Unemployment in UK: The crisis can no longer be hidden
In an article in the last issue of WR on the recent struggle at Vauxhall, we pointed out the escalation in redundancies in Britain both in the private and public sector:
“This spontaneous rejection of the threat of lay-offs has to be seen in a wider context. It came within days of the announcement of up to 2,000 lay-offs at Orange mobile phones, another 500 health workers being laid off – this time by Gloucestershire’s three Primary Care Trusts with the closure of community hospitals – and the dismissal of 6,000 telecommunications workers at NTL.”
The Evening Standard (1/6/06) shed some interesting light on the question of the redundancies in the health service:
“A flagship London hospital is making up to 150 staff redundant.
Thousands of posts have been cut nationally as the financial crisis deepens but today’s announcement is understood to be the first time a trust has said current staff will lose their jobs.
As more than 13,000 posts have been axed across the NHS, government officials and ministers have consistently argued these figures mean reductions in agency staff, not real job losses.
Now that the first trust has announced actual redundancies after making all other possible cutbacks, it is feared others will follow.”
The extension of precarious contract working is one the great achievements of the ‘Brownian miracle’ that has given Britain an apparently better economic performance over the last few years than many of its European competitors – something much trumpeted by the British bourgeoisie, while things were going well. It is ironic that once things begin to unwind the same British bourgeoisie can discover that these contract jobs are not ‘real’ jobs after all, and use that as an excuse for saying nothing serious is happening. Effectively, in this argument, the 13,000 workers who have lost what to them, at least, must have seemed like real employment, are not even real people. They are consigned to social non-existence just like millions of unemployed people who are not counted as unemployed. This is how the bourgeoisie have maintained the illusion that the economy is working at full stretch even though vast numbers are consigned permanently to the social scrap heap.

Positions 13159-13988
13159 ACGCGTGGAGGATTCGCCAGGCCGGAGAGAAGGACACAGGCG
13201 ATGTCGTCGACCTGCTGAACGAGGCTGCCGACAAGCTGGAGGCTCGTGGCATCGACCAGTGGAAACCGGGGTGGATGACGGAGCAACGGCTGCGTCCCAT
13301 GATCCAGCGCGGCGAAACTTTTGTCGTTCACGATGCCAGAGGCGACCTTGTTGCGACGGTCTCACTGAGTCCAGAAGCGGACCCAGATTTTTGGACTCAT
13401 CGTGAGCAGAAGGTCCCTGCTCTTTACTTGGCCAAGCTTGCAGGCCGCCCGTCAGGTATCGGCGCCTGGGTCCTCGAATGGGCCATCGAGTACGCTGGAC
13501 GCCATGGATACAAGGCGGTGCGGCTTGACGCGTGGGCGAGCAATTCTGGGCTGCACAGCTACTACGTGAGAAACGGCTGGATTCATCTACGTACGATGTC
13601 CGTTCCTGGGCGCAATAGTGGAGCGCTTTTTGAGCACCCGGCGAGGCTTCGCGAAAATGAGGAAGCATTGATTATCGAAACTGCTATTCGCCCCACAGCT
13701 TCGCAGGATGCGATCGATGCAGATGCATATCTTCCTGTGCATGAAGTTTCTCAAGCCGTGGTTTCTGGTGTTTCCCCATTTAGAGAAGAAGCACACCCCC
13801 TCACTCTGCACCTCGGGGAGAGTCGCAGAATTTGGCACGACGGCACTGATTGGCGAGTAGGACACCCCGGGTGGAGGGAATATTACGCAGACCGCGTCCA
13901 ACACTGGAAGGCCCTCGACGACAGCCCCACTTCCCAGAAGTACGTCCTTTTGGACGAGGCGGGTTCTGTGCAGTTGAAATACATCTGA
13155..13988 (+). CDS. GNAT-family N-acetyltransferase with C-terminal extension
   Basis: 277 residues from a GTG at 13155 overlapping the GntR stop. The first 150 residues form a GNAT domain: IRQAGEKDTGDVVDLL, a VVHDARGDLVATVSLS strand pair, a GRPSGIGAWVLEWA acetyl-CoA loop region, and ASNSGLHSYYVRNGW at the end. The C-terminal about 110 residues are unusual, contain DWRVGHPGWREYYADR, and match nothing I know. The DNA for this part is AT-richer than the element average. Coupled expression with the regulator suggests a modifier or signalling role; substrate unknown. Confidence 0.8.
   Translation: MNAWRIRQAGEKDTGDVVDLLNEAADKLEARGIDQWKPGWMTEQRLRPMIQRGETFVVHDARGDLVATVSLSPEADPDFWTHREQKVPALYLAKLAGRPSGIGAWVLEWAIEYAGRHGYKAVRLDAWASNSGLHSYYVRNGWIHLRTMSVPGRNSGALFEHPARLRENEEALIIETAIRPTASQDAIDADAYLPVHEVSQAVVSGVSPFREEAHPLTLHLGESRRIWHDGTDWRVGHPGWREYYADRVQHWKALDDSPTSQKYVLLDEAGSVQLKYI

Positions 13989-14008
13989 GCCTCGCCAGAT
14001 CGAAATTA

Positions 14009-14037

Despite the dismissive public attitude of the bourgeoisie they are aware that they are in a very difficult situation and that with the deepening of the crisis they are faced with hard choices. Brown has already announced what is in effect an incomes policy for the public sector, putting a ceiling on pay increases. Even spending on defence is coming under review. Of course this is not a moral issue. The problem for the British bourgeoisie is that if they continue to spend so much on defence projects (new aircraft, new aircraft carriers, Iraq, Afghanistan and so on) then they run the risk of doing serious damage to the economy.
This is all very reminiscent of the 1960s. Then, as now, the Labour party had to manage a fundamental downward shift in the economy, due to the inescapable contradictions of the crisis. The key difference is that the crisis has developed for forty years and the contradictions are much more acute. Hardin 1/7/06